WASHINGTON — Lockheed Martin Space Systems Co. of Denver, the world’s biggest space company, is realigning and shuffling senior management in a move billed as the latest in its effort to enhance competitiveness.
The realignment consolidates Lockheed Martin’s military and civil space businesses, while creating a separate commercial operation, the company said in a June 28 press release. The changes are effective July 2, Lockheed Martin spokesman Charles Manor said.
Richard Ambrose will return to Lockheed Martin Space Systems as vice president and deputy, reporting directly to Executive Vice President Joanne Maguire, the company said. Ambrose currently is vice president of Lockheed Martin Information Systems and Global Solutions-National, but previously managed Space Systems’ Surveillance & Navigation Systems business.
That surveillance and navigation operation will be combined with the company’s Global Communications Systems business to form the Military Space division. Military Space will be led by Mark Valerio, who currently runs Surveillance & Navigation Systems, with Mark Pasquale, currently vice president for the Mobile User Objective System naval satellite program, serving as vice president and deputy.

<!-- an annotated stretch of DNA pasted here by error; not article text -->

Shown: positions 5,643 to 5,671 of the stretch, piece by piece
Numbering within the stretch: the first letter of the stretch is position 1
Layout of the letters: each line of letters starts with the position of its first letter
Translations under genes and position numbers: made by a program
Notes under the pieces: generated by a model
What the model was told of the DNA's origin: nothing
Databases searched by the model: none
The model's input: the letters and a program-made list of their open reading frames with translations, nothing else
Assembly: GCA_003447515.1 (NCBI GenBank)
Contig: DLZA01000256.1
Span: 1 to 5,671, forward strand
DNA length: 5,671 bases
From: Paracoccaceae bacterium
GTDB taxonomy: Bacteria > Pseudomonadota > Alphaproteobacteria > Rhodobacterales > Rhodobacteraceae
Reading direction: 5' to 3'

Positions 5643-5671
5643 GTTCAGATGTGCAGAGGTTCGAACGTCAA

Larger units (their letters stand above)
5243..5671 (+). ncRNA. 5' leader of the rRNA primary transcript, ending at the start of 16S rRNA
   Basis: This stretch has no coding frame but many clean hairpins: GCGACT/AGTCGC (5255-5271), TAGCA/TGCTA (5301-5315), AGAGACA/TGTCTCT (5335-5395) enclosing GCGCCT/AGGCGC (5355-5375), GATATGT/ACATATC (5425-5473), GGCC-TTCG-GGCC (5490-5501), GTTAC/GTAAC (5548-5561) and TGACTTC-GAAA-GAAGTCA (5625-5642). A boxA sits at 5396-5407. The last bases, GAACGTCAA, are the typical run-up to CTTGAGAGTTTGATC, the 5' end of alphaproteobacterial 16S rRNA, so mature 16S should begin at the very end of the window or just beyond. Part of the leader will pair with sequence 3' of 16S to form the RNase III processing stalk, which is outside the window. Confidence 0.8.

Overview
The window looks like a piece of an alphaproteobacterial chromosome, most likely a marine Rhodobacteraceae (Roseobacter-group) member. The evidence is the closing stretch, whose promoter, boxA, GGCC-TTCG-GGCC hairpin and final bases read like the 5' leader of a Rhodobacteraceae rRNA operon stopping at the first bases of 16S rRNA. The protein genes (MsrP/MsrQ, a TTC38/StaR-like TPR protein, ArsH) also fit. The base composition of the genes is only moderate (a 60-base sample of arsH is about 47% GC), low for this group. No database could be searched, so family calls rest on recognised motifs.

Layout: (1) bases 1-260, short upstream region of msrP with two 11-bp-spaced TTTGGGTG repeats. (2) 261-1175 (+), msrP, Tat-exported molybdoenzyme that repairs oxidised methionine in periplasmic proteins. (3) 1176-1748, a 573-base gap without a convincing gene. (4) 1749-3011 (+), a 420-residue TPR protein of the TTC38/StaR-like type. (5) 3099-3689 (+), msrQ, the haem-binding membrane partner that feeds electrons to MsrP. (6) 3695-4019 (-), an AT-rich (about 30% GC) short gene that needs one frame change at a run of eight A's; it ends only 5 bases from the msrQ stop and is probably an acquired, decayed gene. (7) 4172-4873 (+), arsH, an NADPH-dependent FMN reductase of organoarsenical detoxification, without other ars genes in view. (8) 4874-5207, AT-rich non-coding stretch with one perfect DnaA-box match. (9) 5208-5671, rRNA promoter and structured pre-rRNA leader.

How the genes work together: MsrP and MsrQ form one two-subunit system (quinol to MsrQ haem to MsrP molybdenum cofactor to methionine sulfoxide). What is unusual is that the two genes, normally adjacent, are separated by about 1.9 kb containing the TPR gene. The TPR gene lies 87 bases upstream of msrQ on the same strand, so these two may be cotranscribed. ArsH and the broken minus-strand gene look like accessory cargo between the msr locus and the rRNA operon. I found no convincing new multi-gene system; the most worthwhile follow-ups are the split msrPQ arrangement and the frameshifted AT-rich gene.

The Human Space Flight and Sensing and Exploration units will be combined into a Civil Space division led by Jim Crocker, currently the head of sensing and exploration systems. Wanda Sigur, currently vice president of engineering, will become Crocker’s deputy.
Lockheed Martin’s commercial satellite communications business, previously part of Global Communications Systems, will be combined with wind energy programs in a newly created division called Commercial Ventures. Linda Reiners will become vice president of this division, with Charlie Krisch serving as vice president of operations.
John Karas, currently vice president and general manager of Human Space Flight, will become Lockheed Martin Space Systems vice president for business development, replacing Reiners.
Kevin Bilger, currently vice president and general manager of Global Communications Systems, will become vice president of programs and quality.
John Holly, vice president of Missile Defense Systems, will continue to serve in that capacity while also becoming deputy for Strategic & Missile Defense Systems.
Manor said no specific layoffs are planned as part of the realignment. “We can never promise there will not be layoffs,” he said via email June 28. “However, any of a small number of personnel impacted by consolidation of support staffs will have opportunities to explore other positions within Lockheed Martin.”
In a prepared statement, Maguire said the realignment will enable Lockheed Martin Space Systems to “present a more focused voice to our customers; gain efficiencies and enhanced synergies; optimize our business portfolio; and strengthen our competitive posture for new business pursuits.”